California Budget Reform Fails … Again

Echo Park resident Angel Vardo votes in the California statewide special election, while his dog "Bella" gets a glass of water downtown Los Angeles on May 19, 2009. (AP Photo/Damian Dovarganes) AP Photo/Damian Dovarganes

Gov. Arnold Schwarzenegger wanted to permanently fix California's "broken budget system." But three times now he has tried and failed to smooth out the state's roller coaster revenues.

Voters on Tuesday resoundingly rejected his latest effort, a package of budget-balancing measures that he promised would provide a short-term patch for the current financial crisis and prevent further catastrophe in the future.

Instead, he now faces a $21.3 billion budget deficit and a budget system that has not changed a bit since he took office nearly six years ago.

"I think he's discovered that this job is a lot harder than he anticipated in a state of economic downturn," Treasurer Bill Lockyer said Tuesday of the governor who came into office in 2003 promising to "end the crazy deficit spending."

The Republican governor faces another tough round of budget negotiations after months spent haggling with lawmakers to close the state's first budget shortfall, which was initially $42 billion through June 2010.

Schwarzenegger will be forced to spend much of his final year-and-a-half in office struggling with the same financial woes that led to the recall of his predecessor instead of enacting the sweeping policy changes he once envisioned.

"The biggest loser would be Arnold," said Dave McCuan, a political science professor at Sonoma State University. "It's time to start looking for a cabinet post in the Obama administration or an ambassadorship someplace warm."

Lockyer said Schwarzenegger and lawmakers will have to reach a new budget agreement quickly, with tax revenue coming in far below projections. Unless a compromise is struck by the end of June, the state could have trouble paying its bills by the end of July.

Political observers say Schwarzenegger and lawmakers will have little choice but to go after even politically sacred programs such as schools. An unusually high two-thirds vote threshold in the Legislature for passing budgets and partisan polarization could combine for a painful summer.

"The choices facing the governor and Legislature are daunting," said Jack Pitney, a political science professor at Claremont McKenna College in Southern California. "Democrats have taken heat for accepting spending cuts. Certain Republicans have taken heat for accepting tax increases, and the heat's only going to get more intense this summer."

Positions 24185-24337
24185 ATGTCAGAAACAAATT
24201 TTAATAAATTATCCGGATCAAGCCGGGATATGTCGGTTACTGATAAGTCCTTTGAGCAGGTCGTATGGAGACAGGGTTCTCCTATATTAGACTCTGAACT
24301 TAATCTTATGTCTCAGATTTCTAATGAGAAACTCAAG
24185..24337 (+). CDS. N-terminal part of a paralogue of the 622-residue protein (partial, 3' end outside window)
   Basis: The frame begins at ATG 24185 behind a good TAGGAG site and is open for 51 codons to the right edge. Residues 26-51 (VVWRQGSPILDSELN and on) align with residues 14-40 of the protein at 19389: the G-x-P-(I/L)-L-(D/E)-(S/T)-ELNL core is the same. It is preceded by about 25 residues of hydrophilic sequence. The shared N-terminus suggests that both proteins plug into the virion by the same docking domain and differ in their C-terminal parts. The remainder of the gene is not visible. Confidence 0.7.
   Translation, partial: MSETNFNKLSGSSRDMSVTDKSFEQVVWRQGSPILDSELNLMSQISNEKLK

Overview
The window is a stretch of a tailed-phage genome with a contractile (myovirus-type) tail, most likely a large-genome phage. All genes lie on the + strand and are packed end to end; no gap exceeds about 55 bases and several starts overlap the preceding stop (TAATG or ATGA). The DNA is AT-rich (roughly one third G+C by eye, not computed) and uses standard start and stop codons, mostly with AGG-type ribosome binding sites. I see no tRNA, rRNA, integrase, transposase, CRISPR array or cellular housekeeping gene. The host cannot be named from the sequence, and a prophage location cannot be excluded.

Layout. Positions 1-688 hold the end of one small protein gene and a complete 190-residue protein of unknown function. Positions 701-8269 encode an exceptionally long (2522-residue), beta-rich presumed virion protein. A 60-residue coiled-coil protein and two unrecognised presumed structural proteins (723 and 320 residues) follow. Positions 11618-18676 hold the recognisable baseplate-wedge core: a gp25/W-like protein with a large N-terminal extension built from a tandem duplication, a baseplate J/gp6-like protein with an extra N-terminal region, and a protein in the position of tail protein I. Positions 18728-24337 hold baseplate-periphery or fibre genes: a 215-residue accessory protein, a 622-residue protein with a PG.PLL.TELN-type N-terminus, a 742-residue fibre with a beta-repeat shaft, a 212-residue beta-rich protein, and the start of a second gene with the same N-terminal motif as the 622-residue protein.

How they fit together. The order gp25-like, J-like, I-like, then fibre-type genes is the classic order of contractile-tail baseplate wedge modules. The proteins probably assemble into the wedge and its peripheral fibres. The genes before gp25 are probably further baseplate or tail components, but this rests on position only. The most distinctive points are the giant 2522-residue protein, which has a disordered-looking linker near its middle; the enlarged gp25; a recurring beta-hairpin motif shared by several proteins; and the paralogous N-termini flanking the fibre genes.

Many Californians have been hearing about the state's budget problems but have yet to feel the severity of the crisis. That will soon change, Pitney said.

"For a lot of people, the budget's been an abstraction. But with the next round, there will probably be serious consequences, particularly in the schools," Pitney said.

Last week, the governor said he will consider shortening the school year by seven days, laying off up to 5,000 state employees and taking money from local governments, which likely would translate into cuts to police and firefighting services.

Tens of thousands of teachers also face the prospect of layoffs.

"It has serious consequences for things that people probably don't think about, which is construction projects for example on infrastructure, roads," Julie Sunderland, a supporter of the budget proposition, told CBS News.

"This is a crisis that supersedes all partisan lines, supersedes all public interest lines, frankly. It is so big," Sunderland added.

But Schwarzenegger's warning did not sway voters, many of whom said they did not trust that the ballot propositions would do much to solve California's budget trouble.

"This is a signal by the voters that they are tired of the same old thing, meaning the indecisive decision-making in Sacramento," Willie Pelote, an activist against the proposition, told CBS News.

The majority of registered voters didn't bother to vote at all. Partial results from nearly 70 percent of precincts reporting late Tuesday showed only 19 percent of voters had cast a ballot, according to the secretary of state's office.

Chris Almanza, 55, of Sacramento was among those who chose not to vote, in part because she was angry and frustrated at state lawmakers.

"I'm not going to vote because I don't think it's going to matter," Almanza said.

The governor had particularly championed Proposition 1A, which would have created a stronger rainy day fund for troubled times and capped state spending, while extending a series of tax increases lawmakers approved in February. Those taxes would have brought in about $16 billion to state coffers in future years.

Proposition 1A also was crucial to solving many of the budget problems Schwarzenegger has had to confront in office and help him carve out a legacy for himself.

He reiterated Tuesday that he wanted to be remembered as a fighter for budget reform and said he wouldn't be dissuaded by the overwhelming repudiation from voters.

"I have been working to accomplish this kind of reform since I was elected in 2003 and I will keep working toward it because we cannot allow this harmful and out-of-control budget process to continue," Schwarzenegger said in a concession statement late Tuesday.

The governor planned to return Wednesday from Washington, D.C., where he spent Election Day, to start discussing the grim options with legislative leaders.
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